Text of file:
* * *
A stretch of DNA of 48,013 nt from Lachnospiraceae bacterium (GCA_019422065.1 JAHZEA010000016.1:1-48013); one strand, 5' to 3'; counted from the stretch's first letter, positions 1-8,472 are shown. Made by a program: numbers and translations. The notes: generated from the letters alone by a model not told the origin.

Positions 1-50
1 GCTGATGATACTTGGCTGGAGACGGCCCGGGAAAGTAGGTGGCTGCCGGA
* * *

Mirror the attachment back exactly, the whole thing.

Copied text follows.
A stretch of DNA of 48,013 nt from Lachnospiraceae bacterium (GCA_019422065.1 JAHZEA010000016.1:1-48013); one strand, 5' to 3'; counted from the stretch's first letter, positions 1-8,472 are shown. Made by a program: numbers and translations. The notes: generated from the letters alone by a model not told the origin.

Positions 1-50
1 GCTGATGATACTTGGCTGGAGACGGCCCGGGAAAGTAGGTGGCTGCCGGA